The Nintendo accounts of an unspecified number of users were compromised in the past few days in an attack from an unknown vector, at least for now.
In just a few days, Nintendo owners noticed that their accounts had been compromised, losing access. It’s still unclear why this is happening because the users don’t seem to have many things in common, with the exception of their Nintendo credentials.
The only hint of something strange going on was a mention on the official Twitter account of Nintendo Japan Support, which said people have been experiencing unauthorized logins and that some of these attackers were accessing users’ credit card data.
This would imply that Nintendo fell victim to a data breach, but the company remained silent on this possibility, except for a short statement to VGC:
“We are aware of reports of unauthorized access to some Nintendo Accounts and we are investigating the situation” says Nintendo. “In the meantime, we recommend that users enable two-step verification for their Nintendo account.”
If you have a Nintendo account, change the password immediately, even if you have had no problems. If that password is the same one used on other online services, you need to change those ones as well.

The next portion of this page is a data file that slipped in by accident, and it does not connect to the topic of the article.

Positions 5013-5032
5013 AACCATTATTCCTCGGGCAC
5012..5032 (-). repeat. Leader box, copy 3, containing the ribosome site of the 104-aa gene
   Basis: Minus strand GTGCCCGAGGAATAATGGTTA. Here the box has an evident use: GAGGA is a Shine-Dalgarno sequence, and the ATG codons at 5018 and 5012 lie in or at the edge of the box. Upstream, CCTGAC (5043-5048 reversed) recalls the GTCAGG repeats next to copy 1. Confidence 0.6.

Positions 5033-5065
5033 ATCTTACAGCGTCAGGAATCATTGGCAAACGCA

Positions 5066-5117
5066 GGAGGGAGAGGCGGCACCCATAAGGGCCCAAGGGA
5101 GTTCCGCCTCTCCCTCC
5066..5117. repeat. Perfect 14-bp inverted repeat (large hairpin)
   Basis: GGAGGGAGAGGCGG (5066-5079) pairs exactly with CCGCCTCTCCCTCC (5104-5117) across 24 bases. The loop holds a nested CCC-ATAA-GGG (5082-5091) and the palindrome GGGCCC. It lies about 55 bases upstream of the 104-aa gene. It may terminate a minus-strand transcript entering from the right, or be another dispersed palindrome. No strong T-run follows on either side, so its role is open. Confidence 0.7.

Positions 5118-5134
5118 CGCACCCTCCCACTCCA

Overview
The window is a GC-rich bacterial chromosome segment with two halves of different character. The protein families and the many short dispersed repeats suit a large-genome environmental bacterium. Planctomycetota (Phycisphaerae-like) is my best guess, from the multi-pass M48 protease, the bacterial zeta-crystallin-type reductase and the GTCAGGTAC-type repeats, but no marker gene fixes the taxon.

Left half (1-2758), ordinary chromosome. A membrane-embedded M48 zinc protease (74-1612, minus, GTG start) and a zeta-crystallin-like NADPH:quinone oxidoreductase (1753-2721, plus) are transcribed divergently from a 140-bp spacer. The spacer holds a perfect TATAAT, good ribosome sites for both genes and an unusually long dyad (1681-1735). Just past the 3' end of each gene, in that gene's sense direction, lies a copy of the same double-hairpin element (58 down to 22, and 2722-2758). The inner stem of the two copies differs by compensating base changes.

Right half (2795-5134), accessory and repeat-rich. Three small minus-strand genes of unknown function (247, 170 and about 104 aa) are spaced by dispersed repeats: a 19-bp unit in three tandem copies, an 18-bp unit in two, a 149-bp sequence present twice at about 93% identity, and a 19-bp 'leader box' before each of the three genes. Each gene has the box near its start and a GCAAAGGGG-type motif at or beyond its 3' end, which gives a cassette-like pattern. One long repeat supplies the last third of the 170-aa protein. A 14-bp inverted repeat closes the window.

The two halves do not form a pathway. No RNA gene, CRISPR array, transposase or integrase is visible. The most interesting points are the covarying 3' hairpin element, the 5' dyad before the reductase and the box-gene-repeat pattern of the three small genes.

Secondly, it’s also very important to activate two-factor authentication, which makes it much more difficult for anyone to access the account, even if your credentials have been exposed in a data breach.
Lastly, users should revise any linked payment methods saved into the account. Check the banking statements for fraudulent purchases.
The fact that it’s still unclear how the attackers got their hands on login data makes this security issue all the more dangerous. They might just use credentials from other data breaches, but it’s difficult to take the right measures when you don’t know what online vector needs to be secured.
*** This is a Security Bloggers Network syndicated blog from HOTforSecurity authored by Silviu STAHIE. Read the original post at: https://hotforsecurity.bitdefender.com/blog/some-users-lost-access-to-their-nintendo-accounts-23033.html